Page 16 - SENV 2021_30Apr
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S ingapore has begun its journey new incineration plants or land lls. Singapore Unlike the traditional linear economy with
towards a zero-waste future. While
the goal seems unattainable with our consumerist lifestyle, it is a road the country must travel. With only a single landfill at Pulau Semakau, Singapore will have to minimise its waste generated to stretch the lifespan of this waste disposal site. Based on current disposal rate, Semakau Landfill will run out of space by 2035.
There are few options available for Singapore. With a total land area of about 721 square metres, it has limited land to build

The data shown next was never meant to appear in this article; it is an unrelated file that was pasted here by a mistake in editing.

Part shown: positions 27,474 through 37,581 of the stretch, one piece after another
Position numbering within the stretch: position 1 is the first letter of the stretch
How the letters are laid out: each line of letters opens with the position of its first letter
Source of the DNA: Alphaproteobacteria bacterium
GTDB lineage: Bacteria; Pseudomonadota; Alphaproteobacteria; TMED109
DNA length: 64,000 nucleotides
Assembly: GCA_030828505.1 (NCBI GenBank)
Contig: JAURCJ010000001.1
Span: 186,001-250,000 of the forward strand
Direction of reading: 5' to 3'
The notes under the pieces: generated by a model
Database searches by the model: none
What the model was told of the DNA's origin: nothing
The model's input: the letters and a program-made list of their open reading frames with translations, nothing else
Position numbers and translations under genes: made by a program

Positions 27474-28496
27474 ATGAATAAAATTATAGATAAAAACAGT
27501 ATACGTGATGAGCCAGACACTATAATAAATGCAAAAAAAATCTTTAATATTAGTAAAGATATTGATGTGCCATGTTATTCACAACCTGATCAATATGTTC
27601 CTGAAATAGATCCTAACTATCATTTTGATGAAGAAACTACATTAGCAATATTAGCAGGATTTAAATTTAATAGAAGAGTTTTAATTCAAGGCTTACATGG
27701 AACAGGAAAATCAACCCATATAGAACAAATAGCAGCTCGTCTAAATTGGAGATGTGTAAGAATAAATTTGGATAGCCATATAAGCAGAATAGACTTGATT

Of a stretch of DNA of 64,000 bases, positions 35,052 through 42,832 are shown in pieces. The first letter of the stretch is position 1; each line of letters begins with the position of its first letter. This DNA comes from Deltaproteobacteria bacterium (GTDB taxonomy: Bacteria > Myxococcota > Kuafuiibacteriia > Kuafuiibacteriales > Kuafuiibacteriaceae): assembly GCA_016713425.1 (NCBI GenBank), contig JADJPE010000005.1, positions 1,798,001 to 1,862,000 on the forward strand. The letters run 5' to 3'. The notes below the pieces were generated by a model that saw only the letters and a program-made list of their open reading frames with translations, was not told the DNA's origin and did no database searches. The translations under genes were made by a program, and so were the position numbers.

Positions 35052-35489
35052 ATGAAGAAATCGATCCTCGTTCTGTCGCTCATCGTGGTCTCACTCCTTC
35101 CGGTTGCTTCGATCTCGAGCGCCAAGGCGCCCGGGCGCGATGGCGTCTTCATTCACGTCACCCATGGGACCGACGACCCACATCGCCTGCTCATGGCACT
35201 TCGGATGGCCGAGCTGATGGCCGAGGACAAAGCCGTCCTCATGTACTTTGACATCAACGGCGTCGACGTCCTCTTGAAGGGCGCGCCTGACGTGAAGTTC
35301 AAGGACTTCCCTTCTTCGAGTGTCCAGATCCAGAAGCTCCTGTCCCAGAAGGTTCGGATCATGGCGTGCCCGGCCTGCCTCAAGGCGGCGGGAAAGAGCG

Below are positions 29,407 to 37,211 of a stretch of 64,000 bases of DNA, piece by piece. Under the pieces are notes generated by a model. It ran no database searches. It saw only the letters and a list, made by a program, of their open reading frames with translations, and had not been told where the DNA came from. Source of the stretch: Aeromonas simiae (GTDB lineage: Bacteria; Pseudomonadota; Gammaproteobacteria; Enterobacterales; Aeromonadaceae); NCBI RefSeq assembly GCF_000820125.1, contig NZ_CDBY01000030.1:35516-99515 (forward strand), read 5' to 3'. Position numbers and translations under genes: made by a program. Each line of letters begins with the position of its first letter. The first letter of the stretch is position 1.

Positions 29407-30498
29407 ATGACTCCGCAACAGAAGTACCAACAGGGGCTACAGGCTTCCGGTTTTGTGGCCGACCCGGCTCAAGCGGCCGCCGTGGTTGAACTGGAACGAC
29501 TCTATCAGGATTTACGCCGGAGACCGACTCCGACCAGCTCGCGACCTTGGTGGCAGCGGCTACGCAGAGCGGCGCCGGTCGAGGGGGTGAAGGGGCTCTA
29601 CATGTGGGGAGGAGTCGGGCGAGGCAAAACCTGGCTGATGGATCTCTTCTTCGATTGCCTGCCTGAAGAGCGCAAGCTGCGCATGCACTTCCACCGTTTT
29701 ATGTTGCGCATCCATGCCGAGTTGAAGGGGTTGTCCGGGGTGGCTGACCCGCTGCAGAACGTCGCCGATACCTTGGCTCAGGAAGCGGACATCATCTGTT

also cannot export itself out of the problem, as countries are tightening up their regulations and curbing waste imports.
A masterplan was unveiled on 30 August 2019 to outline Singapore’s key strategies in becoming a zero-waste nation. The Zero Waste Masterplan is a holistic strategy, encompassing legislation and regulation, infrastructure, industry development, research and development, and outreach, to shift Singapore towards a circular economy.
its “take-make-throw” approach, the circular economy tries its levelled best to keep resources in use for as long as possible. In short, Singapore is trying to treat waste the way it treats its water - by wringing value from every last drop.
Incineration ash can be turned into construction material, gold and precious metals can be extracted from discarded electronics and food waste can be used to produce energy. The target is to reduce the waste sent to its only land ll by 30 percent each day.

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